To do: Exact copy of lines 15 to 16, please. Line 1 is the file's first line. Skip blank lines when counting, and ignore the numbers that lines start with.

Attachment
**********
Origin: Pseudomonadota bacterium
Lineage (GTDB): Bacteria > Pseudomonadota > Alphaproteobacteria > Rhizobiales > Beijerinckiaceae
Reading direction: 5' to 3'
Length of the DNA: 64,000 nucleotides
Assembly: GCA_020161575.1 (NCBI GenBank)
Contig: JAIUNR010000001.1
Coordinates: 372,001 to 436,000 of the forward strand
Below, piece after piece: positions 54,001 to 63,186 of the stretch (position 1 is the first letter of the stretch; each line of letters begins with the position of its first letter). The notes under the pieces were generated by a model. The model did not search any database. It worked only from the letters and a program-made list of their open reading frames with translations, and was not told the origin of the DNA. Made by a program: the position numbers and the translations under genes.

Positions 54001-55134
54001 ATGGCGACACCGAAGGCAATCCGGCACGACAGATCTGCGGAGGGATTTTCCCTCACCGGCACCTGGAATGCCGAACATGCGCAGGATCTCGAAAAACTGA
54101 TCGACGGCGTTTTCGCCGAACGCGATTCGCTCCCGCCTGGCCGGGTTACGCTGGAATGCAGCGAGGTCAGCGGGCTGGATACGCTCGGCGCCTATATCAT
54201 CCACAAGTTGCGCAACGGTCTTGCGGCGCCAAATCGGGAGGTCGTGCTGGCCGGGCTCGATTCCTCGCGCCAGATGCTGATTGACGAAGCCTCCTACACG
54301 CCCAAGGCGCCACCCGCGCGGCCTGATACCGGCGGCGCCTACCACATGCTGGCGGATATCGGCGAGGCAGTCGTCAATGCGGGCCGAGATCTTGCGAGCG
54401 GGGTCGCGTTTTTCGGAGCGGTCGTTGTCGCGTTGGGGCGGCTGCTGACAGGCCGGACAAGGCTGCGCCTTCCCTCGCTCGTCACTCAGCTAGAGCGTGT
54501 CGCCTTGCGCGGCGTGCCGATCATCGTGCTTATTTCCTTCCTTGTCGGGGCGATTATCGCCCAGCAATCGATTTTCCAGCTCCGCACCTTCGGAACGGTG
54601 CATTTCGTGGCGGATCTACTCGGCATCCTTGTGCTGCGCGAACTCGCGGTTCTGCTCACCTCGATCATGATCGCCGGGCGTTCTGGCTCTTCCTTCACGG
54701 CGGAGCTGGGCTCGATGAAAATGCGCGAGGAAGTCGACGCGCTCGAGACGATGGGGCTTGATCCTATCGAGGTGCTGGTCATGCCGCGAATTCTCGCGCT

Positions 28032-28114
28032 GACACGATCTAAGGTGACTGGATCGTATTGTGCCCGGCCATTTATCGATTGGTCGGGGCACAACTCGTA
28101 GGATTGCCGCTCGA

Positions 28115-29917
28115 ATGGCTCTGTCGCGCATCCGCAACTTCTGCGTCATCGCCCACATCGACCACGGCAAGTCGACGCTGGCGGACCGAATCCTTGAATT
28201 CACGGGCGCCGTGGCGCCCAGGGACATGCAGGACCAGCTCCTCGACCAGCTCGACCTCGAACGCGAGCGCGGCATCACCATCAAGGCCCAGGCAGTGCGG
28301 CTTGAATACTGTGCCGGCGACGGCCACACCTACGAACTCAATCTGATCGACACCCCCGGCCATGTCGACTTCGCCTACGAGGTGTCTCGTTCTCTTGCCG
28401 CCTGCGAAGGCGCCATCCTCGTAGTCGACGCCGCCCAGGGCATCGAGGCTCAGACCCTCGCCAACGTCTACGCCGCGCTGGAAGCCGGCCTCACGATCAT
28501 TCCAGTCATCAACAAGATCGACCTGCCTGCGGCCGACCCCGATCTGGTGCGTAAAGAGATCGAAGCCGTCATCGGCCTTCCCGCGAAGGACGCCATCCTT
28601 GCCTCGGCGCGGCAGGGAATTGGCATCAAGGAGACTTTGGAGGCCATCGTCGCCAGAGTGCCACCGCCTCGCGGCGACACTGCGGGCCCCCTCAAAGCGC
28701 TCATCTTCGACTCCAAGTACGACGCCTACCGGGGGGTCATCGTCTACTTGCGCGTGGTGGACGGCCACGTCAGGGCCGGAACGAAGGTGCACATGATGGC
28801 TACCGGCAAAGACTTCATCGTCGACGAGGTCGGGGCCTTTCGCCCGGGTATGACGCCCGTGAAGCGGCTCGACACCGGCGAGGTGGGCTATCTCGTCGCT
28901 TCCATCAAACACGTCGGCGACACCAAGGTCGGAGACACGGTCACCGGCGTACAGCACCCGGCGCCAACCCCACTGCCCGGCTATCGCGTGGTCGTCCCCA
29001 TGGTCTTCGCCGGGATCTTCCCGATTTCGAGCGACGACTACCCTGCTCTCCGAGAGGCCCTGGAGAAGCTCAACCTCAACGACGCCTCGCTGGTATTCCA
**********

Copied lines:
54501 CGCCTTGCGCGGCGTGCCGATCATCGTGCTTATTTCCTTCCTTGTCGGGGCGATTATCGCCCAGCAATCGATTTTCCAGCTCCGCACCTTCGGAACGGTG
54601 CATTTCGTGGCGGATCTACTCGGCATCCTTGTGCTGCGCGAACTCGCGGTTCTGCTCACCTCGATCATGATCGCCGGGCGTTCTGGCTCTTCCTTCACGG